Investing in real estate can be good for your investment returns

Which is better to invest in? Single family homes or multi-unit rental properties?

With the stock market rising and falling like the Rockies, my wife and I are beginning to look for another option to place some more of our hard-earned money. Since a year ago, we have been saving heavily, combining our equity (we got married back in July), and looking for that next investment opportunity.

We saved up tens of thousands of dollars and were ready to find a place, buy it, and rent it out….and then we realized how hot the market was. After a few weeks of searching, we have not yet found the right property for us, and we’re thinking of expanding our search, both for proximity and the property type.

At first, we were set to buy a single family property. Ideally, it would have a solid foundation and roof, but the inside would have dirty carpet and ugly paint – deterring many buyers, but a relatively easy fix for us. Unfortunately, this type of house has not yet presented itself, so we’re left wondering, “Should we invest in single family homes or multiplexes?” Are they both a valid option for first-time landlords like us?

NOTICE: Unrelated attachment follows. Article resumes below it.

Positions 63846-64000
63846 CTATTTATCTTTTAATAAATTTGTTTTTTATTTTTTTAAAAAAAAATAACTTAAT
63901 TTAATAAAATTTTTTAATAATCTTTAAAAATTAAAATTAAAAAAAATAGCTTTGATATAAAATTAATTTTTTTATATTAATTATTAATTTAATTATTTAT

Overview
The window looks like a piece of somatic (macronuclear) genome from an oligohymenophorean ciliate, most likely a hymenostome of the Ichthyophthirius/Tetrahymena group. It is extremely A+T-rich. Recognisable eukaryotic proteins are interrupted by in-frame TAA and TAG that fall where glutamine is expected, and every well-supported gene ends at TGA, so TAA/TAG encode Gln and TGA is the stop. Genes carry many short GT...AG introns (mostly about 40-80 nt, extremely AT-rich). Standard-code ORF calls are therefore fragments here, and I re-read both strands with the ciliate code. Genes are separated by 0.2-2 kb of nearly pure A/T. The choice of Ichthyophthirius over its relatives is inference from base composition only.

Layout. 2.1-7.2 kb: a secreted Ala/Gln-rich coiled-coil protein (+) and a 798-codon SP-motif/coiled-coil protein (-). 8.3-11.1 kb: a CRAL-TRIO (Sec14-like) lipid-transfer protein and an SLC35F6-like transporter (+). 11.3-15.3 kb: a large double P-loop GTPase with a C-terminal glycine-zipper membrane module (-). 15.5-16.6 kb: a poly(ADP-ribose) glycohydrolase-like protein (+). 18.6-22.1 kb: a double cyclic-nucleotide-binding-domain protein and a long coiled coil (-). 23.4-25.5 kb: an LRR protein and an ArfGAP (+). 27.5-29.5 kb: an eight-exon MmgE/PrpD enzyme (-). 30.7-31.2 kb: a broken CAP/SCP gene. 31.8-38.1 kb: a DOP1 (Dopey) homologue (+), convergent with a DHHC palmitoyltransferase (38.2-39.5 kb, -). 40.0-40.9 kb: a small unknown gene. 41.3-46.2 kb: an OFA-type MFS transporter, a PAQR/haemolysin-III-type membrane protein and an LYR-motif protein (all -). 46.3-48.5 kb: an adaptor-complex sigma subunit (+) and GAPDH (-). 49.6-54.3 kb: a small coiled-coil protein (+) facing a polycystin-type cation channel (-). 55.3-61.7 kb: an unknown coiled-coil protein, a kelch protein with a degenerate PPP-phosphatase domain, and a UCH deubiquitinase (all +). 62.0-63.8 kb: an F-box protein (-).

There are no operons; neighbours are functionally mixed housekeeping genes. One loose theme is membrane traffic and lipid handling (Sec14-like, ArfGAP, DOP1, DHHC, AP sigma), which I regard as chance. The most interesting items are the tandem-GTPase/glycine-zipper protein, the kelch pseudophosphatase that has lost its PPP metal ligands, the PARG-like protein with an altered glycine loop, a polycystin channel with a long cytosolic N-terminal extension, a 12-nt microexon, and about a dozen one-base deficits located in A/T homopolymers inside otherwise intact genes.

The Single Family Home As An Investment

Single family home for rent with a landlord standing in front

I am incredibly risk averse. I was so uncomfortable with my own home loan that I decided to pay it off completely after the 3rd year of payments. After just one more year, I had it gone and I was thrilled. No longer could the bank take my house and turn my life upside down if I missed a few payments.

I had the same thought about investment real estate, not necessarily about the debt (although, we do want to invest with cash), but about the type of renters we’ll get with our investment. If we buy up a single family home, we envision a mom, dad, and two children occupying the 3 bedroom, 2 bath property. With their life’s experiences, we foresee this mom and dad making timely payments and doing their best to keep up the property. In other words – a more risk averse investment.